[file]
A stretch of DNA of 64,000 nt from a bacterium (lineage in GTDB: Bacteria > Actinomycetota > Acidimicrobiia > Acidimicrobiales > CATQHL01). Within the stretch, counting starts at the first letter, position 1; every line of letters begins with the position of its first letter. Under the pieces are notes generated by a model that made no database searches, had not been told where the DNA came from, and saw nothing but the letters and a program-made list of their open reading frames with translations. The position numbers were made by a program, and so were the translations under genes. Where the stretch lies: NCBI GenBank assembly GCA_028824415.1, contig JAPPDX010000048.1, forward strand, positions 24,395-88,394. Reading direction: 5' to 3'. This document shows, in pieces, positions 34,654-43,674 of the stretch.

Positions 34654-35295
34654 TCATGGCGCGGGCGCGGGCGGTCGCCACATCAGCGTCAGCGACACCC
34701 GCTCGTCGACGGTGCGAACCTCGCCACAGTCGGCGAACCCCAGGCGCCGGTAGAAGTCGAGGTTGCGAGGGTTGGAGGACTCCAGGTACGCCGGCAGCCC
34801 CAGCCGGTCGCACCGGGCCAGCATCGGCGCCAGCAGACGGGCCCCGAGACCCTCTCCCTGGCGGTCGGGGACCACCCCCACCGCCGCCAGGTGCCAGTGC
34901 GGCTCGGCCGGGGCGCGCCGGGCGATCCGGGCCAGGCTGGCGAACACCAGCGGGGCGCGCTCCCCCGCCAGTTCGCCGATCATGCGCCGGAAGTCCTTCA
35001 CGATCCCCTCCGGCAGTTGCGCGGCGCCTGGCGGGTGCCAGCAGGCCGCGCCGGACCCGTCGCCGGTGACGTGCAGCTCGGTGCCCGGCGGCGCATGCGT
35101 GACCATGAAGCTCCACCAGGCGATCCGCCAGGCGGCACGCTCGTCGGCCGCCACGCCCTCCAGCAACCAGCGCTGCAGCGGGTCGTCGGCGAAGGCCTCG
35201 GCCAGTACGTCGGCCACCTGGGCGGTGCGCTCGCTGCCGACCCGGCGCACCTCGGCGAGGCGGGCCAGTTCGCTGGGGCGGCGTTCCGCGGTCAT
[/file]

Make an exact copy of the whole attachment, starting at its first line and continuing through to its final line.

A stretch of DNA of 64,000 nt from a bacterium (lineage in GTDB: Bacteria > Actinomycetota > Acidimicrobiia > Acidimicrobiales > CATQHL01). Within the stretch, counting starts at the first letter, position 1; every line of letters begins with the position of its first letter. Under the pieces are notes generated by a model that made no database searches, had not been told where the DNA came from, and saw nothing but the letters and a program-made list of their open reading frames with translations. The position numbers were made by a program, and so were the translations under genes. Where the stretch lies: NCBI GenBank assembly GCA_028824415.1, contig JAPPDX010000048.1, forward strand, positions 24,395-88,394. Reading direction: 5' to 3'. This document shows, in pieces, positions 34,654-43,674 of the stretch.

Positions 34654-35295
34654 TCATGGCGCGGGCGCGGGCGGTCGCCACATCAGCGTCAGCGACACCC
34701 GCTCGTCGACGGTGCGAACCTCGCCACAGTCGGCGAACCCCAGGCGCCGGTAGAAGTCGAGGTTGCGAGGGTTGGAGGACTCCAGGTACGCCGGCAGCCC
34801 CAGCCGGTCGCACCGGGCCAGCATCGGCGCCAGCAGACGGGCCCCGAGACCCTCTCCCTGGCGGTCGGGGACCACCCCCACCGCCGCCAGGTGCCAGTGC
34901 GGCTCGGCCGGGGCGCGCCGGGCGATCCGGGCCAGGCTGGCGAACACCAGCGGGGCGCGCTCCCCCGCCAGTTCGCCGATCATGCGCCGGAAGTCCTTCA
35001 CGATCCCCTCCGGCAGTTGCGCGGCGCCTGGCGGGTGCCAGCAGGCCGCGCCGGACCCGTCGCCGGTGACGTGCAGCTCGGTGCCCGGCGGCGCATGCGT
35101 GACCATGAAGCTCCACCAGGCGATCCGCCAGGCGGCACGCTCGTCGGCCGCCACGCCCTCCAGCAACCAGCGCTGCAGCGGGTCGTCGGCGAAGGCCTCG
35201 GCCAGTACGTCGGCCACCTGGGCGGTGCGCTCGCTGCCGACCCGGCGCACCTCGGCGAGGCGGGCCAGTTCGCTGGGGCGGCGTTCCGCGGTCAT